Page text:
When Fiona Apple announced her return to mainstream performing and subsequent upcoming studio album release, the indie music blogosphere was infused with a rush of excitement. One I will admit I was swept up in myself before I realized I wasn’t really all that familiar with Apple’s works outside of “Criminal” and really had no intention to be. When a live recording of “Anything We Want” from Fiona Apple’s SXSW visit, I was intrigued but not impressed and as more and more people seemed to indicate that I should be anticipating Apple’s first album after 7 years, I found myself disenchanted more and more by the idea of it. Enter Dave at Rawkblog who convinced me to actually listen to When The Pawn… to get an idea of Apple’s style and hopefully understand new single “Werewolf”, where Apple rattled out metaphor after metaphor, better. A feat that actually worked while also making me realize I had heard far more of Apple than I thought I did.
Album opener “Every Single Night” is exactly when I realized I was indeed hooked, as Fiona puts her knack for poetic lyricism at the absolute forefront along barebones accompaniment. It’s also a surprisingly perfect introduction to Apple as a songwriter for the uninitiated and/or unfamiliar – even virtually acapella there’s still hints of the jazzy lilt Fiona imbues in her music and her bold fearlessness as she suddenly swells to slightly subdued shouts before floating down light as a feather.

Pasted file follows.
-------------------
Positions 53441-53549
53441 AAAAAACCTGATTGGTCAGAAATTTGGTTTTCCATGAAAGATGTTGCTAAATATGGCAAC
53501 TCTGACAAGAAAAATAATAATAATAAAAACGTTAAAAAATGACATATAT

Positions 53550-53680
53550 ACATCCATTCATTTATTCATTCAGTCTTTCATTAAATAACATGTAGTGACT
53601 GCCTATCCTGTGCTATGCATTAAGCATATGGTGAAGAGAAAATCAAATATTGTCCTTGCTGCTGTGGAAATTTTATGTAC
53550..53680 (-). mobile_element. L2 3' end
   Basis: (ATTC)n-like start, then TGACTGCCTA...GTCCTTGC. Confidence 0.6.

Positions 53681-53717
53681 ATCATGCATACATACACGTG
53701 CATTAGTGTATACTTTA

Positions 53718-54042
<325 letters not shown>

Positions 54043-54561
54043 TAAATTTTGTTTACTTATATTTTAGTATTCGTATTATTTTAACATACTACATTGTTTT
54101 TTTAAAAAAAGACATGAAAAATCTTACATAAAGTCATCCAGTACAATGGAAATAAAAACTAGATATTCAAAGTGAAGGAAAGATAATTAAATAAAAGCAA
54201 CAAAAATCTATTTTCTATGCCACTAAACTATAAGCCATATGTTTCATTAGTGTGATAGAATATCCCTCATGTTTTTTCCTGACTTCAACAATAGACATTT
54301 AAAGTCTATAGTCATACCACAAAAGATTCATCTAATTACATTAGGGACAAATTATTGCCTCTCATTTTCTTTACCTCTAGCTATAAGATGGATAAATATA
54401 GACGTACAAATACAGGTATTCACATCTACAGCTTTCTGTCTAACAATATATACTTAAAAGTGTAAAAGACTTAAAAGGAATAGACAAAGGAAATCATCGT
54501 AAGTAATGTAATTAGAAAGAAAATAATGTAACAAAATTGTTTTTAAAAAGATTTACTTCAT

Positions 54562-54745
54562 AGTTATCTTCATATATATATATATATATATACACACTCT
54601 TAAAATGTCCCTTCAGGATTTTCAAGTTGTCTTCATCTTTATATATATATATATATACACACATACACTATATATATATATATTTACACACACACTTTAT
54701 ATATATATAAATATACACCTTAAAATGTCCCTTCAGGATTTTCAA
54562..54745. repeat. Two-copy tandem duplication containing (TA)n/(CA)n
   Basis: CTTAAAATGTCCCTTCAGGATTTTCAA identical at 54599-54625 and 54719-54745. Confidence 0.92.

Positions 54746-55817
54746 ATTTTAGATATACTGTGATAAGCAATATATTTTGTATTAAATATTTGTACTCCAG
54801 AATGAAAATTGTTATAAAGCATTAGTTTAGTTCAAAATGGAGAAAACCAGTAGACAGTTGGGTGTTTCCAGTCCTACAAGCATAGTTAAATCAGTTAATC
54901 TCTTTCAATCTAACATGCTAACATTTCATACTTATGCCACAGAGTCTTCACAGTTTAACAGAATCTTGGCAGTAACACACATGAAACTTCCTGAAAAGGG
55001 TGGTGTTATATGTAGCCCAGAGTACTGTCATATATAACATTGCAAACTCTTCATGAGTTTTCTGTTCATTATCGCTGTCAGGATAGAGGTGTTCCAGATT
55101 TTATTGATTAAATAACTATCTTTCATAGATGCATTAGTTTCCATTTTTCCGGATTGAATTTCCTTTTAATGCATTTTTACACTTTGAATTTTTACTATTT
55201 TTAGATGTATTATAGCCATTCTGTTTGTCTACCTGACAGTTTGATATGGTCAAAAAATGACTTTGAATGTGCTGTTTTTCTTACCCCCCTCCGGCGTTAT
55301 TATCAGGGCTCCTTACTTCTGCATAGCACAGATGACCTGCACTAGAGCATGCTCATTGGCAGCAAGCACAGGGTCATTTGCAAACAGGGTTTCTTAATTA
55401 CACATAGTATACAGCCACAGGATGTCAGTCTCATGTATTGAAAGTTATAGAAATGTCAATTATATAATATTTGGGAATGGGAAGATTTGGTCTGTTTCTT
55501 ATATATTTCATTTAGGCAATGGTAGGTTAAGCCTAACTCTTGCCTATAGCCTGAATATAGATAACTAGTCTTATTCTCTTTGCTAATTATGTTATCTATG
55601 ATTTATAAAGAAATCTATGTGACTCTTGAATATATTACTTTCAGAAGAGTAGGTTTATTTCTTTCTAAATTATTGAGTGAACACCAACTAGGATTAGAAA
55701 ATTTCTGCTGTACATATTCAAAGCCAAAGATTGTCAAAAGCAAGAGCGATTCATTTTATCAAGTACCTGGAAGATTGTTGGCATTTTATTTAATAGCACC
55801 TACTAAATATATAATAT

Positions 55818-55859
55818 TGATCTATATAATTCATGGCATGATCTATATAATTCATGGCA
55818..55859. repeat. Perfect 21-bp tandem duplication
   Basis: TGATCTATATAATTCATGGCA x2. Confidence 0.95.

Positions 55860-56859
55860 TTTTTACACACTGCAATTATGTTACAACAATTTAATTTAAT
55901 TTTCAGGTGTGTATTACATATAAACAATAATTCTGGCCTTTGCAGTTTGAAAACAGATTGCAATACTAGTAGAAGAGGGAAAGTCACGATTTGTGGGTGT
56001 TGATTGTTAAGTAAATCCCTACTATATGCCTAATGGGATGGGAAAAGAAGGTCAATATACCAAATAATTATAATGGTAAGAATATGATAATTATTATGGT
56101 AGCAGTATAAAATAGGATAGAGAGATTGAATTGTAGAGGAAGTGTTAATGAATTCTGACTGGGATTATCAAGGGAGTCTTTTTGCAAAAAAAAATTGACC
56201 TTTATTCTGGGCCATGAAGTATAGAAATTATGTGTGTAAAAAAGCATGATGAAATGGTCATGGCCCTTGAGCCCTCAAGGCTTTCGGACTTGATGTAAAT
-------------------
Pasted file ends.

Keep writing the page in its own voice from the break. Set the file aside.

“Daredevil” expounds on this, Fiona’s musical equivalent of a high wire act plodding along daringly slowly adding sultry temptation, an air of danger, and slightly more in terms of instrumentation – it’s the first true instance of Fiona’s steely-eyed flippant disregard for pretty singing as she howls and yelps and twists her voice with little regard for judgment but instead of emotional release.
There’s also Apple’s clever little phrases that don’t draw much attention to themselves as Fiona coos “I don’t cry when I’m sad anymore” while double bass strokes envelope her and she in turn turns to tuneful shrieks in “Left Alone” or “All that love must’ve been lacking something if I got bored trying to figure you out” in the piano pop romp of the occasionally humorous “Periphery”.
While each song works in its own individual way towards the inevitable tension release, The Idler Wheel... is not without obvious highlights – “Jonathan” with its peril-invoking piano lines and foreboding percussion Apple expunges yet another one of her demons in the form of her ex; and exceptional album closer “Hot Knife” as Fiona turns a nursery rhyme-esque simple lyric into a contrapuntal masterpiece – layering vocals on top of vocals turning her and her sister Maude’s vocals into a full on round with an remarkable pop twist punctuating her slightly veiled sex reference with primal percussion ensuring that you’ll be humming it for days after.
The Idler Wheel… is the kind of album you treasure once you get the full scope of it, an album sure to be as cathartic for the listener as it no doubt was for Fiona to write and create. It’s an album of unflattering self-awareness that deals with those swarms of negative emotions we rarely champion; breakups are the standard but on The Idler Wheel..., Fiona outlines her own neuroses and flaws and in turn helps you feel a bit more comfortable with your own. Apple’s lyricism seems almost overwhelming in its deluge of thoughts and ideas but the truly important points stand there like buoys in the ocean of Apple’s stream of consciousness writing-style.
Fiona Apple's The Idler Wheel... is currently available for streaming as part of NPR's First Listen before it's June 19th shelf-date. Listen here.